Abnocto, meaning “to stay up all night” in Latin, is the name of the sophomore album from UK-based, Australian-born duo Monarchy. The album, made via a successful crowd-funded campaign, feels more personal than their debut, though not as immediate, but just as accessible if you’re willing to be patient. Musically darker than its predecessor, Abnocto thrashes about from minimal production to staple dance-worthy vibes.
The first single, ‘Disintergration’, was released over two years ago and features debut vocals from burlesque dancer Dita Von Teese. The unlikely relationship evolved after von Teese saw Monarchy (Andrew Armstrong and Ra Black) perform at Coachella in 2011. Its brash chorus is reminiscent of The Presets ‘My People’, which is apt given that the band was born out of the indie/electro movement alongside other Australian acts Empire Of The Sun and Cut Copy. The band performs as a live electronic band with drummers and bass players much like the others.
Though delivering a mood of darkness, there are several moments of light on the album; ‘Almost Human’ uses a keyboard synth transformed by a vocoder, creating an altered acapella sound, akin to Imogen Heap’s ‘Hide And Seek’, with very little other instrumental accompaniment. ‘It’s All I Know’ is flicked by gentle guitar, and alongside ‘Like A Soldier’ both are carried by Black’s vocals and dulcet falsetto and are as close as one gets to resembling a ballad. Both tracks still feel as though they are going to burst into another dimension, but Monarchy hold tight on the leash.
Reeling from a loved lost, ‘Living Without You’ captures plenty of raw emotion; whilst cathartic and freeing, it’s also empowering and uplifting. There’s a poignant beauty in Monarchy’s ability to arrest the idea of losing someone yet displaying that with an optimistic outlook.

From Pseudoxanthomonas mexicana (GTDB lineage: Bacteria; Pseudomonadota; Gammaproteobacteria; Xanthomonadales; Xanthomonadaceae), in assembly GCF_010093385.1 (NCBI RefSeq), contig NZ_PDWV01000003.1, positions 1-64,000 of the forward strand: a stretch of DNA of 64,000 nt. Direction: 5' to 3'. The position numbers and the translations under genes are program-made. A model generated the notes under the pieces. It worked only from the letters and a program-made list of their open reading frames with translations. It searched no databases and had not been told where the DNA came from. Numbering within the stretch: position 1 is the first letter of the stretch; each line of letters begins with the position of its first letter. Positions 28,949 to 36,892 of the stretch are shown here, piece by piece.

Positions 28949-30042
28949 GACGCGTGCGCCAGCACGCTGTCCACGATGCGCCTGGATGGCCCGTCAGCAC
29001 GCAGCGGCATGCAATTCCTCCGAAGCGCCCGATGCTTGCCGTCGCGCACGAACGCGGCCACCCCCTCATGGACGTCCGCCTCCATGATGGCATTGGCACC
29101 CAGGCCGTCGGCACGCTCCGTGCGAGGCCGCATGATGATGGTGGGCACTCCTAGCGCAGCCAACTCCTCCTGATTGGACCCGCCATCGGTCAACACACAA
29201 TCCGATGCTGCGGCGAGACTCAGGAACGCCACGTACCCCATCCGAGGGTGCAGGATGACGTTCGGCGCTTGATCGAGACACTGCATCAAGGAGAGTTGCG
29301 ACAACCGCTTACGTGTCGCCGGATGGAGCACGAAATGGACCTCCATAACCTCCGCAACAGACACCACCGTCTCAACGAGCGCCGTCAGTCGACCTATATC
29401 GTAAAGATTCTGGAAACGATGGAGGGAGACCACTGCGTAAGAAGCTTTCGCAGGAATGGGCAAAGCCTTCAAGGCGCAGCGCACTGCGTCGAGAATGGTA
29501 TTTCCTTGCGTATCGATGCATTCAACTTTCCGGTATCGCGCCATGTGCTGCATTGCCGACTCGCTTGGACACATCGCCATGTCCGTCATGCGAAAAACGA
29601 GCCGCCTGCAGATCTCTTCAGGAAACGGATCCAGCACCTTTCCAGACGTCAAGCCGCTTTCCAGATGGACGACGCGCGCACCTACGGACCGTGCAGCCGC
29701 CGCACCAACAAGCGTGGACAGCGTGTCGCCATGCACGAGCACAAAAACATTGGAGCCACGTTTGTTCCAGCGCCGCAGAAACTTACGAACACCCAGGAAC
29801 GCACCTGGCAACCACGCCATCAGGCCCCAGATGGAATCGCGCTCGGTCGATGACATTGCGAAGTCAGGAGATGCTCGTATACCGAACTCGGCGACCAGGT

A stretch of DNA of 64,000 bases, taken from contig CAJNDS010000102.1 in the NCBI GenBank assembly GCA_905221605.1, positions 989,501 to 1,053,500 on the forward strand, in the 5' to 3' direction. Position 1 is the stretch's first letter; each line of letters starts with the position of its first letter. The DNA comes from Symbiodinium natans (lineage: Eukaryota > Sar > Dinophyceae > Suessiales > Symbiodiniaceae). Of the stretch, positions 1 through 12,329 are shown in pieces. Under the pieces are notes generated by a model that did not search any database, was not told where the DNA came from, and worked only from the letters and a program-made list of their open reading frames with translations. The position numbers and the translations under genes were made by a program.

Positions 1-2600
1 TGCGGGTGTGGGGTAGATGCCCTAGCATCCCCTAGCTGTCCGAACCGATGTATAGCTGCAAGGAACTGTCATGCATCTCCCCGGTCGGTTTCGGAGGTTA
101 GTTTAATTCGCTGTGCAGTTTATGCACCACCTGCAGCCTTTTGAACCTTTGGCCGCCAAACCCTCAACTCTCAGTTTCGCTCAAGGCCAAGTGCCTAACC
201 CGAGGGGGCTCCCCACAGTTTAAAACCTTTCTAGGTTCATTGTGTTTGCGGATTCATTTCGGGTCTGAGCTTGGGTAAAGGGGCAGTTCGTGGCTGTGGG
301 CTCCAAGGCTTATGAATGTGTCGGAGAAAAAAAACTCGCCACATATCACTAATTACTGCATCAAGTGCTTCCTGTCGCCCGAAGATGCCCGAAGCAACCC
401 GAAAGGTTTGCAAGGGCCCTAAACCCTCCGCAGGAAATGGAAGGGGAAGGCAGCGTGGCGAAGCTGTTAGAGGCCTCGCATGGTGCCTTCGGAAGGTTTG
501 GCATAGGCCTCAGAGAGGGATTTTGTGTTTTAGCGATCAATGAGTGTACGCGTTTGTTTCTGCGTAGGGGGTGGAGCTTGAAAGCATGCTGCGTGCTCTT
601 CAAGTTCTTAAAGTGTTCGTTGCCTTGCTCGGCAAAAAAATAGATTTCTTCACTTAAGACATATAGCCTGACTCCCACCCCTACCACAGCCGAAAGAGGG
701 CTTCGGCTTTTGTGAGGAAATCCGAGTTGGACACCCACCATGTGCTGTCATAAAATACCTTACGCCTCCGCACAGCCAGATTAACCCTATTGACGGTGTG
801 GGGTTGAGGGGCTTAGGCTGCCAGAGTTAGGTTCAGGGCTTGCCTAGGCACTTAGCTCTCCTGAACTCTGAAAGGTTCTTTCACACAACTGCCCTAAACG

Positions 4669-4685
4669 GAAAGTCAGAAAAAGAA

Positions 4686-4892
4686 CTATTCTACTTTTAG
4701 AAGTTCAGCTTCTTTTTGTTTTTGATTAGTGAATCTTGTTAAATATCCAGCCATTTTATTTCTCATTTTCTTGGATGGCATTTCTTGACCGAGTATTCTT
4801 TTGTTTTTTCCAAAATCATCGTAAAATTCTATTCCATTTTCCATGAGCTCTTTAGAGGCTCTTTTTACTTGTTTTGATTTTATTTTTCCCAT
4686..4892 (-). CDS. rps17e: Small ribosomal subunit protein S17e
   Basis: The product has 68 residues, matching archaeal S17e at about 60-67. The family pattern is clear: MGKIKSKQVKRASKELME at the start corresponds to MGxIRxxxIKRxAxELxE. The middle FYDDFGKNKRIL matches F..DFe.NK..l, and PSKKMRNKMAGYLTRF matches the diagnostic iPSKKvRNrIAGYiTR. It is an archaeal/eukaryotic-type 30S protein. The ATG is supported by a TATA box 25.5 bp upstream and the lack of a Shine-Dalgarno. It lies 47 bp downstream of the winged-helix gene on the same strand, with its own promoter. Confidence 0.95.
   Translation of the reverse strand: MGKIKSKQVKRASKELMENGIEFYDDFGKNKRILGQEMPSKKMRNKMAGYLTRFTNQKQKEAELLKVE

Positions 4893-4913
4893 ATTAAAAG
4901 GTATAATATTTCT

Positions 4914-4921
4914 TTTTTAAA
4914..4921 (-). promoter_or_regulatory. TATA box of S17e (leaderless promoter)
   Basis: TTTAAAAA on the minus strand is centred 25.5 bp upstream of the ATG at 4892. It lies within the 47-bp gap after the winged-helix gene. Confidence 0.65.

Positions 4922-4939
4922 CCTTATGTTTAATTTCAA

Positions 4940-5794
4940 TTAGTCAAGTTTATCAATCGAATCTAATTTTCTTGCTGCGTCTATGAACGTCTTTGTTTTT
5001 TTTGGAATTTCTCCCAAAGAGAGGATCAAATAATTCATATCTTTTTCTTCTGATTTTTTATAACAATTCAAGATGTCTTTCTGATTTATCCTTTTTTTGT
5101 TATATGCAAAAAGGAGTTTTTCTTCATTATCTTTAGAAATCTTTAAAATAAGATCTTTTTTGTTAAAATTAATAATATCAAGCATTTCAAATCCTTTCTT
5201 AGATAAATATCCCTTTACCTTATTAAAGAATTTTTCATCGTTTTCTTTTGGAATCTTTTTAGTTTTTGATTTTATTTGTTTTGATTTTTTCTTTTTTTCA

Latest single ‘Dancing In The Corner’ is one of their best songs to date, captured by a thumping heartbeat bass with bleeps that envelop the lyrics; the lyrics which may refer to Armstrong’s recent coming out publicly. It’s as though there is deliberate light and shade implying the burden of keeping it a secret for so long and the sensitivity of strength once he became more open regarding his sexuality.
“We’re standing together, a world to discover” opens ‘The Beautiful Ones’, which could well be their ‘Everybody Wants To Rule The World’, ‘Black Widow’ sounds like a warped computer game, and ‘Fractured World’ is ablaze with a gritty electro grind. Whilst quite diverse musically, each track contains a similar lyrical depth.
Across Abnocto is plenty of intensity in terms of lyrics and experimentation of sound. Whilst as a collection of songs it is not as cohesive as their debut Around The Sun, there’s a subtle shift in the exploration of themes without a shortage risk, excitement or passion. There can be inevitable comparisons made on the overall substance of the album (SOHN, for example), though Abnocto very much paves the way for Monarchy to continue to distinguish their sound whilst broadening their electronic soundscape.
Abnocto is out now on iTunes, through Monarchy’s own label Hacan Sound.